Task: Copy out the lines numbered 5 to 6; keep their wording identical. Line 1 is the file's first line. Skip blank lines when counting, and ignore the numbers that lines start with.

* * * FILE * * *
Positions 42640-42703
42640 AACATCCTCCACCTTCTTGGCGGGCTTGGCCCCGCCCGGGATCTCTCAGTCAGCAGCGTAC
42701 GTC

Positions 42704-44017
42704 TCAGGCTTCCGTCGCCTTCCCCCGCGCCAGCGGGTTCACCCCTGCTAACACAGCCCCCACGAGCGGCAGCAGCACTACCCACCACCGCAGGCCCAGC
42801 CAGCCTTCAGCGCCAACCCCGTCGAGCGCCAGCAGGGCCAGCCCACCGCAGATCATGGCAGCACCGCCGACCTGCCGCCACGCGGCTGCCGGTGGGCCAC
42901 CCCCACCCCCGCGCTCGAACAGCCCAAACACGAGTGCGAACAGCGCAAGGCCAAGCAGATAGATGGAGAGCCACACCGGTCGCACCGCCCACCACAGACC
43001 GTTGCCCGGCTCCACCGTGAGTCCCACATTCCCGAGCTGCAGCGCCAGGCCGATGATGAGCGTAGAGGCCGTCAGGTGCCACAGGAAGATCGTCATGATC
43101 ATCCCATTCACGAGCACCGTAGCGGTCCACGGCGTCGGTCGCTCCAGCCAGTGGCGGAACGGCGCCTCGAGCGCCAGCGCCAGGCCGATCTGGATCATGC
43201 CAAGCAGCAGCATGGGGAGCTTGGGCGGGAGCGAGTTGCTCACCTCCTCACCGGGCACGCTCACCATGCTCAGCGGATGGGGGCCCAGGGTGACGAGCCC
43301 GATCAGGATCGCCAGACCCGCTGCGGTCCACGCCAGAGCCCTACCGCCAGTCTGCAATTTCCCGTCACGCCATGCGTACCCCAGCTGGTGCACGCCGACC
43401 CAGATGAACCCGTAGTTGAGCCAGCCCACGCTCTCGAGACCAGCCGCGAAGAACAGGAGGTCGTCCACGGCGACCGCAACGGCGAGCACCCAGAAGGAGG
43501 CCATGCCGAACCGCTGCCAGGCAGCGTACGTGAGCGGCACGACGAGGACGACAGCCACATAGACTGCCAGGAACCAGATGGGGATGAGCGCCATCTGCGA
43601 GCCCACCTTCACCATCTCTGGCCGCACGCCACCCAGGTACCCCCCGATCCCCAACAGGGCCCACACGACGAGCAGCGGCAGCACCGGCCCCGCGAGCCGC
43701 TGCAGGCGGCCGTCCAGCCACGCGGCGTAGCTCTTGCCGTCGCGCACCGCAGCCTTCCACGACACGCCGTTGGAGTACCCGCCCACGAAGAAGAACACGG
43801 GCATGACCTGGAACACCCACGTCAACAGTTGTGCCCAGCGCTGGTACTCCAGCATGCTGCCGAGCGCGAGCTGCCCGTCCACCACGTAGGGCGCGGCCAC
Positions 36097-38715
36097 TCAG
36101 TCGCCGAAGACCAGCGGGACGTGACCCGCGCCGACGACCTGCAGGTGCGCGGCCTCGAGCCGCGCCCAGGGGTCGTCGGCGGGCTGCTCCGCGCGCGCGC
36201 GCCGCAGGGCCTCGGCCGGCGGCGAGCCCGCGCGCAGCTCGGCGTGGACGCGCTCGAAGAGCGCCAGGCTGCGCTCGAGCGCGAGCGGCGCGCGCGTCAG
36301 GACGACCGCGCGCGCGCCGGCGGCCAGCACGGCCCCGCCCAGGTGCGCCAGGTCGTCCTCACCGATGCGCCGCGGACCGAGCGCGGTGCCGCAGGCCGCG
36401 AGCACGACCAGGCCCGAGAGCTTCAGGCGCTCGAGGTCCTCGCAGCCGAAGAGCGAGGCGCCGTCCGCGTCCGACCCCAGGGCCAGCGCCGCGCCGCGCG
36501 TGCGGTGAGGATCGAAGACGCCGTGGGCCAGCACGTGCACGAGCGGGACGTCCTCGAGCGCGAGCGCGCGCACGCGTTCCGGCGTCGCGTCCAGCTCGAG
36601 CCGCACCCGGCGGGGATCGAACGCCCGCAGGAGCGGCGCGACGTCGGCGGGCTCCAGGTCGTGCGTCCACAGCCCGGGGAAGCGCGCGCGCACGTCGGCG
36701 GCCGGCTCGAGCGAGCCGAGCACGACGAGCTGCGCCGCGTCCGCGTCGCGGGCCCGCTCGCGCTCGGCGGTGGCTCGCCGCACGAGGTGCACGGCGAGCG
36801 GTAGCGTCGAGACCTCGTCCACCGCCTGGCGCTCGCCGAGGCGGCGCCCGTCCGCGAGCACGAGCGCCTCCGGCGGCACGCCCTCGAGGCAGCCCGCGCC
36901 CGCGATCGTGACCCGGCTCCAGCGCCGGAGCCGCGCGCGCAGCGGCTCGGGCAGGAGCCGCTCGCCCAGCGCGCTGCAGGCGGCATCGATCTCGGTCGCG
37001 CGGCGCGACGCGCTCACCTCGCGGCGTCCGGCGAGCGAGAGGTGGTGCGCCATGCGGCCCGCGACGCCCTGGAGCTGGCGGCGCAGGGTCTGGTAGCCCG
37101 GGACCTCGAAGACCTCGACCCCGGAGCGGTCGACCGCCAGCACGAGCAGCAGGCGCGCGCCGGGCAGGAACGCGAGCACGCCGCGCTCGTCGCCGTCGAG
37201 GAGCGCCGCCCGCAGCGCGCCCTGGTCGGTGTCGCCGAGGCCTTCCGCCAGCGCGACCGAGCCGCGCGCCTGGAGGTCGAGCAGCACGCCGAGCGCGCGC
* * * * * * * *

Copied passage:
42704 TCAGGCTTCCGTCGCCTTCCCCCGCGCCAGCGGGTTCACCCCTGCTAACACAGCCCCCACGAGCGGCAGCAGCACTACCCACCACCGCAGGCCCAGC
42801 CAGCCTTCAGCGCCAACCCCGTCGAGCGCCAGCAGGGCCAGCCCACCGCAGATCATGGCAGCACCGCCGACCTGCCGCCACGCGGCTGCCGGTGGGCCAC